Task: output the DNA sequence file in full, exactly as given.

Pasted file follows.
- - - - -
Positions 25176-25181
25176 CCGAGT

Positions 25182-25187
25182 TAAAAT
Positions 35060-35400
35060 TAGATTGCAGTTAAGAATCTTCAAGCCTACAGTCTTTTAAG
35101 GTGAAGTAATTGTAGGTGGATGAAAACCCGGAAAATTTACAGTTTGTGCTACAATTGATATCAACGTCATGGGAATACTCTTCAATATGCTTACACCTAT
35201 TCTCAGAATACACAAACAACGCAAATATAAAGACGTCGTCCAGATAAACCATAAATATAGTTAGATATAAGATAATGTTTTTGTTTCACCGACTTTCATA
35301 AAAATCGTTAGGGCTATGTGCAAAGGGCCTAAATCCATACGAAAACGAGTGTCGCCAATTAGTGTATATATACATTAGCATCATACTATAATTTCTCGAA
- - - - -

Positions 25176-25181
25176 CCGAGT

Positions 25182-25187
25182 TAAAAT
Positions 35060-35400
35060 TAGATTGCAGTTAAGAATCTTCAAGCCTACAGTCTTTTAAG
35101 GTGAAGTAATTGTAGGTGGATGAAAACCCGGAAAATTTACAGTTTGTGCTACAATTGATATCAACGTCATGGGAATACTCTTCAATATGCTTACACCTAT
35201 TCTCAGAATACACAAACAACGCAAATATAAAGACGTCGTCCAGATAAACCATAAATATAGTTAGATATAAGATAATGTTTTTGTTTCACCGACTTTCATA
35301 AAAATCGTTAGGGCTATGTGCAAAGGGCCTAAATCCATACGAAAACGAGTGTCGCCAATTAGTGTATATATACATTAGCATCATACTATAATTTCTCGAA